11. Tess Kalinowski had an interesting article in the Toronto Star today discussing the “Big Idea” of expanding express bus service (which has been called for by Coun. Colle as well).

    It is important to note that, whatever the technology and vehicle mode and service type may be, line management, legacy and culture are still big issues that affect service.

    I think that it is strange that the TTC has 3 different express bus networks and would rather see them consolidated into one Rocket Network … but if the line management issues aren’t going to be managed, it won’t make much difference beyond being a little less confusing.

    Cheers, Moaz

    Steve: I had thought of writing about express buses, but was preoccupied working on the Neptis review. What I am waiting for is a TTC report on the economics of the express routes, especially the premium fare services. The TTC does not report performance data for these routes, and it’s my gut feel that they are losing their shirts here. The vehicles could be better used on regular fare services elsewhere. But I will sit back and wait to see what sort of numbers the TTC claims.


  12. I drive up and down Dufferin St in both peak periods to/from home and work and this morning I saw 3x artics in a row southbound 8:00am @ Rogers Rd. First was packed, next two were empty. What a joke. Also, back in Feb when Eglinton Ave between Duffern and Allen really got bad I saw 12 (yes 12) 32’s between Marlee and Dufferin. You could crawl on your knees faster than ride any of those buses.


  13. While you mention NextBus: Given that the NextBus feed is already becoming the canonical source of status data for the TTC network, adding other volatile data useful to riders like status of escalators and elevators — at ride time rather than only at planning time, and information that can change while in transit — the NextBus XML feed would be a useful place to present this information (in addition to the existing ones, of course).

    A quick scan of the API docs (specifically the ‘Messages’ section) suggests that the data feed could presumably accommodate information as to the status of elevators and escalators for each station stop. Although this would best be integrated into specific feed elements for the station stops, this could be a useful interim approach until NextBus iterates the API to handle volatile accessibility information.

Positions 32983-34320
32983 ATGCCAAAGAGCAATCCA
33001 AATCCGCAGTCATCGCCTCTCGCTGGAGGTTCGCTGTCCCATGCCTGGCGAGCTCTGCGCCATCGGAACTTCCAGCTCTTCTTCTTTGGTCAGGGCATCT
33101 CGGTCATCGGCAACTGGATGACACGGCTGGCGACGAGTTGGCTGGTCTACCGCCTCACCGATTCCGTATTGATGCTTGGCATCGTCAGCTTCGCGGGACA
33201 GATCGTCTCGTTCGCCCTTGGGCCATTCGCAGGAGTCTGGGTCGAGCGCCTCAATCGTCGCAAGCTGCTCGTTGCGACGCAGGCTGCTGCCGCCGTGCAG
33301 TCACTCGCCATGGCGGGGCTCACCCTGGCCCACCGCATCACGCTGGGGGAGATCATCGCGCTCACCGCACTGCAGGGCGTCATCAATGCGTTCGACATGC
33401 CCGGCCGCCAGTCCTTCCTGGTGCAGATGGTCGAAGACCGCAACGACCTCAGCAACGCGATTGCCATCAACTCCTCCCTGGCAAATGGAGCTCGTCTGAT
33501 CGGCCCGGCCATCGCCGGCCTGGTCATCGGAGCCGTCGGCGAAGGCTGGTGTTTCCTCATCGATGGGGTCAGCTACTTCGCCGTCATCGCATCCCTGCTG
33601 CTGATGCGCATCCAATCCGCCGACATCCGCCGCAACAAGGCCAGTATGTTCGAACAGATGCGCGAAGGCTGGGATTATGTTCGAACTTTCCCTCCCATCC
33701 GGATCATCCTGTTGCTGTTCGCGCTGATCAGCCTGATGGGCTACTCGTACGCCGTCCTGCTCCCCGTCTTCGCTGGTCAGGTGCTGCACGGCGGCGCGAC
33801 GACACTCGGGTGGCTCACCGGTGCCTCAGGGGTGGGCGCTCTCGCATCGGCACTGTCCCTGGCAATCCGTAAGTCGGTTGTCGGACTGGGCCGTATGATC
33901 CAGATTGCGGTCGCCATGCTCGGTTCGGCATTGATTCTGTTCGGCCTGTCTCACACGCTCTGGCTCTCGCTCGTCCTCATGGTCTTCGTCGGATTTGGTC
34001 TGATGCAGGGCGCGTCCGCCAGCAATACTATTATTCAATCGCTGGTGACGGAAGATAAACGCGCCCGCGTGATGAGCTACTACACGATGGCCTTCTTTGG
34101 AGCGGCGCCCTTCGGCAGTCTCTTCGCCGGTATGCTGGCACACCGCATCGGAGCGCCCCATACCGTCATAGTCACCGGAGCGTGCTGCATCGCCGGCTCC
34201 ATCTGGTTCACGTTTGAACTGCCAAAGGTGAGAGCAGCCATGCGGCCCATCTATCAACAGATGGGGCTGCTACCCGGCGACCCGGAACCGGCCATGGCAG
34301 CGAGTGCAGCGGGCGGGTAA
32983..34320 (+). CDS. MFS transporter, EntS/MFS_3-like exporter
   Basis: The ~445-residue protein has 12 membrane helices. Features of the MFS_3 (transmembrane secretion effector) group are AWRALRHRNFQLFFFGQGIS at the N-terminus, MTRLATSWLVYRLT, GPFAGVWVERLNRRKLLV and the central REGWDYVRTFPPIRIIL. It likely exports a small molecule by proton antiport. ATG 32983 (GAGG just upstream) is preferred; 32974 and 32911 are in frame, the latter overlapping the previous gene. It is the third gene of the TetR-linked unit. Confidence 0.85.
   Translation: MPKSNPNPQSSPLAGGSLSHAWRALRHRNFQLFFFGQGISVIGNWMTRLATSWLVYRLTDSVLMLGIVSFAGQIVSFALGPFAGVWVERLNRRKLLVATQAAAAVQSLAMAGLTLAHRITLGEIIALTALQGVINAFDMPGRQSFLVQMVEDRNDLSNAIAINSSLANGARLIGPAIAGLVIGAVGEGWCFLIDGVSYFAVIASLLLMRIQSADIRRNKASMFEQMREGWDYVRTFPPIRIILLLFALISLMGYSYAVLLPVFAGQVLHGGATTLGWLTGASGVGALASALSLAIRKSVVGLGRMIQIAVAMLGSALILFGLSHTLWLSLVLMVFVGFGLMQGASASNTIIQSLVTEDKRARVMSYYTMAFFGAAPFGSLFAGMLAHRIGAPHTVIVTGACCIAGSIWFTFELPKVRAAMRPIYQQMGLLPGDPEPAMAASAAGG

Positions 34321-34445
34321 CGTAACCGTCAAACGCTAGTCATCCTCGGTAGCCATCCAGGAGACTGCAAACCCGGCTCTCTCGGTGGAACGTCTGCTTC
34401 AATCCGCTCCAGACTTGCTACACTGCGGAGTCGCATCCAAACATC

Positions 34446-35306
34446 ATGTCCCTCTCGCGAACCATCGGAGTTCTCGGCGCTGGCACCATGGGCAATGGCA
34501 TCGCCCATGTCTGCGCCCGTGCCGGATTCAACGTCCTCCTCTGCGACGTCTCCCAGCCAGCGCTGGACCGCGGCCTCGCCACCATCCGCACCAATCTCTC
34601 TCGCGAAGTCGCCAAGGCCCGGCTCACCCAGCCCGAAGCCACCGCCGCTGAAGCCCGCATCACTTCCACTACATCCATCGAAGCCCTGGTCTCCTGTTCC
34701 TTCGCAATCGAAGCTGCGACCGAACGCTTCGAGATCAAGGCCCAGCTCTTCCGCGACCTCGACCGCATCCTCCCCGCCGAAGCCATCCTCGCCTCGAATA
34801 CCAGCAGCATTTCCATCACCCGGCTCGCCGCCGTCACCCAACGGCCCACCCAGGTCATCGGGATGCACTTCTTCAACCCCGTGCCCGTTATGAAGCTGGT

14. I’d like to see more universal placement of stickers on the stop poles indicating the Nextbus code. Only select downtown routes seem to have them. Outside of the downtown, one has to root around to find that they are listed on the TTC website.

    The other problem I’m discovering is the disappearance of a vehicle — sometimes temporarily from the GPS and sometimes altogether. This is most annoying with the Yonge 97 which has now been split and service cut on the part of the route with a large number of apartment dwellers/transit riders, that is Eglinton to Lawrence. When vehicles are coming, at best, once every 20 minutes and a 97A/F disappears from the GPS it’s frustrating. Where has it gone? Is it just stuck in a tunnel so it’s just that the GPS signal has been blocked for a few minutes or has it been short turned?

    Last night I thought I was waiting for a northbound 97B that was 5 minutes away. After an extra 10 minutes I checked and then the wait was 38 minutes. Thank goodness I know how to use the stop numbers or I’d have been waiting almost an hour for that 97 bus!